19
Identify the outcomes
20
Quality Adjusted Life Years (QALYs)
 Integrate mortality, morbidity, and
preferences into a comprehensive index
number
 Related to outcomes
• Life duration
• Quality of life
 Allows comparisons of the cost-effectiveness
results with other medical interventions
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Quality-Adjusted Life Years (QALYs)
QALYs = number of years lived x utility*
 Patient 1:
• Utility = 0.9
• Number of years = 10
• QALYs = 0.9 x 10 = 9 QALY
 Patient 2:
• Utility = 0.5
• Number of years = 10
• QALYs = 0.5 x 10 = 5 QALYs
Quantity or life
Quality weight
that represents
HRQOL
* Utility can be ranged from 0 (worst health state) to 1
(best health state/healthy)
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Valuing costs and outcomes
 Model based
• Decision tree model
• Markov model
 Discounting to
present value if its
been more than one
year
 Uncertainty analysis
23
What is an Incremental
cost-effectiveness ratio
(ICER)?
24
25
Interpretation and presentation of
results
 Incremental cost-effectiveness ratio (ICER)
(cost of treatment A) – (cost of treatment B)
(clinical success treatment A) – (clinical success treatment B)
Or
(cost of treatment A) – (cost of treatment B)
(LYG A – LYG B)
Or (cost of treatment A) – (cost of treatment B)
(QALY A – QALY B)
 The cost that on average needs to be sustained to
obtain “an additional success”
25
The need for incremental thinking
 Marginal analysis: requires
assessment of relative costs and
benefits of each marginal addition
or reduction in production or
consumption
26
Number
Numberofoftest
test
1
2
3
4
5
6
1
2
3
4
5
6
Number
Numberofoftest
test
1
2
3
4
5
6
1
2
3
4
5
6
Total
casescases
Total
detected
detected
65.9469 65.9469
71.4424 71.4424
71.9003 71.9003
71.9385 71.9385
71.9417 71.9417
71.9420
71.9420
Total
costs
($) ($)
Total
costs
Incremental
cases
Incremental
detected
cases detected
65.9469 65.9469
5.4956
5.4956
0.4580
0.4580
0.0382
0.0382
0.0032
0.0032
0.0003
Incremental
costs
costscosts
/
Incremental
costs Incremental
Incremental
($)
case ($)/ case ($)
($)
77.511
77.511 1,175
1,175
30.179
30.179 5.492
5,492
22.509
49.150
22.509
49,150
17.917
469.534
17.917
469,534
15.024
4.724.695
15.024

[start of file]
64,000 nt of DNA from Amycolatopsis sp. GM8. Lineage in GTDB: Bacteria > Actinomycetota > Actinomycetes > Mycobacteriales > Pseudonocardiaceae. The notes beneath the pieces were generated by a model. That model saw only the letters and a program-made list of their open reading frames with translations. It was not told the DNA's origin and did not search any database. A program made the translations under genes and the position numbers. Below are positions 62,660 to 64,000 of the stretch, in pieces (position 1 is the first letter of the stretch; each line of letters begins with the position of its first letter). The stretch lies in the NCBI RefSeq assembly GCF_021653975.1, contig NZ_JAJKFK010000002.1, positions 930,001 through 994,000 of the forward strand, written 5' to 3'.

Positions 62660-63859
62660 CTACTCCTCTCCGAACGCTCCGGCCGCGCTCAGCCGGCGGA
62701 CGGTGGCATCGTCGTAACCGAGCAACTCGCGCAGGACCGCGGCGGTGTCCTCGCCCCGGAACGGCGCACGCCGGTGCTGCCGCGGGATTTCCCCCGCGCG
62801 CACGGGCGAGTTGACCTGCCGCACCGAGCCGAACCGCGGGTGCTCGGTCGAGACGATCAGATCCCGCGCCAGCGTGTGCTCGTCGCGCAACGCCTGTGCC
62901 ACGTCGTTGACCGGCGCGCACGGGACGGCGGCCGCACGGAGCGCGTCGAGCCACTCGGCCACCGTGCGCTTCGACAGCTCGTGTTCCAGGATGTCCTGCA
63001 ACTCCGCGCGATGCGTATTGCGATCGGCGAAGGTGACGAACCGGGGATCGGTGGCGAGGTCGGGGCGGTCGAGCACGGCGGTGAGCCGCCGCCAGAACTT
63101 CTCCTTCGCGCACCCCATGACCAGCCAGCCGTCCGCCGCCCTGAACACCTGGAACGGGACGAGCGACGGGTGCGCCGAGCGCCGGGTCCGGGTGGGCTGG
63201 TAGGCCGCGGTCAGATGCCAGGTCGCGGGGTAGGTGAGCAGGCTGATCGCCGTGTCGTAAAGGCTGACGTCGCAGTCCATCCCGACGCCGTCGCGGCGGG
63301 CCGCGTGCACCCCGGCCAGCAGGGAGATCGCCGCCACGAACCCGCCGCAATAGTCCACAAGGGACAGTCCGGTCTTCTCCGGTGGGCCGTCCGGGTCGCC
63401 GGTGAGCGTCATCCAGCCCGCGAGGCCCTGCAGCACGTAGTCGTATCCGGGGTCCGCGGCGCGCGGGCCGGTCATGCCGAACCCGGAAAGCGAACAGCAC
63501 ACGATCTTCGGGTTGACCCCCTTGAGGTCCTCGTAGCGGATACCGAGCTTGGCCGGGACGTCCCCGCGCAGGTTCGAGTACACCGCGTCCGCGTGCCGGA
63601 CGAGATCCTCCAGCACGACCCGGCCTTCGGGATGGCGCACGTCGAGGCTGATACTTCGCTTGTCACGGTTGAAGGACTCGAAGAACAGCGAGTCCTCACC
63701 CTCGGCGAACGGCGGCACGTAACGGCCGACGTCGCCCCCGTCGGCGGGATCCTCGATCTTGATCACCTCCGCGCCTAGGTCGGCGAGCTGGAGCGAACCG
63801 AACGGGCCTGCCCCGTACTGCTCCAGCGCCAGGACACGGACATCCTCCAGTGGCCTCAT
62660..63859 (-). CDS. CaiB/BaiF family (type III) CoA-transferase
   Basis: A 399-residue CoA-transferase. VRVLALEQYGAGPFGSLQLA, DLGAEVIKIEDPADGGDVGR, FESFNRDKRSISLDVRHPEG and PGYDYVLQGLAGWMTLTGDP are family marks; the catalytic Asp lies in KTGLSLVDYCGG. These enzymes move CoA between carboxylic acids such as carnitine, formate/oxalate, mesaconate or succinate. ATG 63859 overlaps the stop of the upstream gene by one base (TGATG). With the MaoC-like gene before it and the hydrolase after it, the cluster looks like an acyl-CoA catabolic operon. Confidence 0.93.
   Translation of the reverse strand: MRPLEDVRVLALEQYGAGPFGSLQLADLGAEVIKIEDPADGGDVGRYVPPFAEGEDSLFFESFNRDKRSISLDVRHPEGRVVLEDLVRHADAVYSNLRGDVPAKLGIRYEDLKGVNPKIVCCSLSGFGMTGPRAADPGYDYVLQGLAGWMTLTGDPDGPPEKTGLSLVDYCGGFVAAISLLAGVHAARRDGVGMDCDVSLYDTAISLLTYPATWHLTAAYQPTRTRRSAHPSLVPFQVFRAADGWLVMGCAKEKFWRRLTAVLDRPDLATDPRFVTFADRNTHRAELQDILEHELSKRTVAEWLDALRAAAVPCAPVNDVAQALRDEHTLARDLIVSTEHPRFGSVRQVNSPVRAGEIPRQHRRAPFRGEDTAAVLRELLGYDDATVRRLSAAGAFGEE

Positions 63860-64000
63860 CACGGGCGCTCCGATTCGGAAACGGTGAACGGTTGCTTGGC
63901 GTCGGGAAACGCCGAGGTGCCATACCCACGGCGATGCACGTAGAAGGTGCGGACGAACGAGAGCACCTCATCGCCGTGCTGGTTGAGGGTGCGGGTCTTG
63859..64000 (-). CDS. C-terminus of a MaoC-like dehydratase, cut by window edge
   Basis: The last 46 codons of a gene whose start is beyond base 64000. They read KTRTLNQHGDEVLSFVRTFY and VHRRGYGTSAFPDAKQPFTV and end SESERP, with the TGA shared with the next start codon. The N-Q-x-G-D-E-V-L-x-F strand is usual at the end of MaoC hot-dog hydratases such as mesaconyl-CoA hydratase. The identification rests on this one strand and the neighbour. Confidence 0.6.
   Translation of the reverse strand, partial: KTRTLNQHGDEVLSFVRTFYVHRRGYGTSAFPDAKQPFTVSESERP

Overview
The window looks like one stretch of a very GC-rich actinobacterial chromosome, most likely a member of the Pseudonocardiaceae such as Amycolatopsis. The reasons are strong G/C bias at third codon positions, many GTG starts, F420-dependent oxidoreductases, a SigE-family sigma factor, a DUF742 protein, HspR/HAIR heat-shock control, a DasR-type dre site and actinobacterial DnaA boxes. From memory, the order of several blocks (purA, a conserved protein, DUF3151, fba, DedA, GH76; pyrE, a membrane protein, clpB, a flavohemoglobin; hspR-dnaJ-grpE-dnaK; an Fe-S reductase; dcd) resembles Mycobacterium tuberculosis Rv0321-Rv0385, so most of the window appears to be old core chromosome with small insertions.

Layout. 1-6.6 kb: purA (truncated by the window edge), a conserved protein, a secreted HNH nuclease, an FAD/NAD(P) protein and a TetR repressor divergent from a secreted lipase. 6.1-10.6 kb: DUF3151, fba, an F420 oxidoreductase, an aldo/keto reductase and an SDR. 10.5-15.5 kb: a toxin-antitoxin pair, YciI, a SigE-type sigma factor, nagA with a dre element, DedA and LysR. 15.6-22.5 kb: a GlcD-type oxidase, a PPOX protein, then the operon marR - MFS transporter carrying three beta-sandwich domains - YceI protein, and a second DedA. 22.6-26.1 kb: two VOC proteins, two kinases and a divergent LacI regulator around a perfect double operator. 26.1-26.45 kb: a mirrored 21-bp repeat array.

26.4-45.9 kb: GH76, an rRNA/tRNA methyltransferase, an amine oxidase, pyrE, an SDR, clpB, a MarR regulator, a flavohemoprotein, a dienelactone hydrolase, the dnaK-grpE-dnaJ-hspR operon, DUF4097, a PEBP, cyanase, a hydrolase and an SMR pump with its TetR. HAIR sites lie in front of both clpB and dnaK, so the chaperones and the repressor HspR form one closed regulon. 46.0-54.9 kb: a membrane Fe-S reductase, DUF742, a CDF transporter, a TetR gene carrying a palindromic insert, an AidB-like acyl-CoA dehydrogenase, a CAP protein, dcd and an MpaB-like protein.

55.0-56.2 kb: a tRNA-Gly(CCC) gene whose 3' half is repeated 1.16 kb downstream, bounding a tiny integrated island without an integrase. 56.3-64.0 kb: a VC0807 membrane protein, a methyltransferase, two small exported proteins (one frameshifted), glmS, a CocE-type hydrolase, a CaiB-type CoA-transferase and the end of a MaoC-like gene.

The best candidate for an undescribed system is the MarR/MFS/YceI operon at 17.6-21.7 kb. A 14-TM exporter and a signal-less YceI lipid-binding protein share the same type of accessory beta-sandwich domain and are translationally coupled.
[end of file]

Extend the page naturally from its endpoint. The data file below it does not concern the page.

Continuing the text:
4,724,695
13.190
47.107.214
0.0003
77,511
107,690
130,199
148,116
163,141
176,331
Average
costs
($) ($)
Average
costs
77,511 1,175
107,690 1,507
130,199 1,811
148,116 2,059
163,141 2,268
176,331 2,451
13.190
1,175
1,507
1,811
2,059
2,268
2,451
47,107,214
Source: 1975 article from Neuhauser and Levicky: “what do we gain from
the sixth stool-guaic” (N Engl J Med) on stool tests do detect colonic 27
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cancer
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Interpretation and presentation of
results
 Incremental cost-effectiveness ratio (ICER)
(cost of CPSC) – (cost of treatment of Usual Care)
(Life Years of CPSC) – (Life Years of Usual Care)
 The cost that on average needs to be sustained to
obtain “one Life Year gained”
28
ICER of CPSC compared to Usual Care by Age and Sex
Gender/Age
Incremental
cost
Life years
gained
(year)
(THB)
(Years)
ICERs of CPSC
compared to Usual
Care
(THB per LY gained†)
-17,504
-16,356
-12,387
-21,500
-20,074
-14,889
0.181
0.152
0.121
0.244
0.205
0.161
-96,705 (Dominant)
-107,603 (Dominant)
-102,373 (Dominant)
-88,114 (Dominant)
-97,922 (Dominant)
-92,479 (Dominant)
Male, 40
Male, 50
Male, 60
Female, 40
Female, 50
Female, 60
*Negative ICER due to higher effectiveness and lower costs of CPSC
compared with Usual Care
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Cost-effectiveness plane
more costly
B
D
Intervention is more
effective and more costly
Intervention is less
effective and more costly
decrease in health effects
increase in health effects
C
A
Intervention is less
effective and less costly
Intervention is more
effective and less costly
30
less costly
Conclusions
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Cost-effectiveness league table of selected interventions in Thailand
Health Interventions
Baht/QALY
(2008)
Coverage
Antiretroviral treatment vs. palliative care
26,000
Yes
Prevention of vertical HIV transmission (AZT + NVP) vs. null
25,000
Yes
Statin (generic) in men >30% CVD risk vs. null
82,000
Yes
Cytomegalovirus retinitis: Gancyclovir vs. palliative
185,000
Yes
Antidiabetic: Pioglitazone vs. Rosiglitazone
211,000
No
HPV vaccine at age 15 vs. Pap smear, 35-60 years old, q 5
years
247,000
No
Osteoporosis: Alendronate vs. calcium + vitamin D
296,000
No
Osteoporosis: Residronate vs. calcium + vitamin D
328,000
No
Peritoneal dialysis vs. palliative care included anyway cs ethic
issues/ surviability
435,000
Yes
Hemodialysis vs. palliative care included anyway cs ethic
issues/ surviability
449,000
Yes
Osteoporosis: Raloxifene vs. calcium + vitamin D
634,000
No
Osteoporosis: Calcitonin vs. calcium + vitamin D
1,024,000
No
HPV vaccine at age > 25 vs. Pap smear, 35-60 years old, q 5
years
2,500,000
No
Anemia in cancer patients: Erythropoitin vs. blood transfusion
2,700,000
No
Thank you, Any question?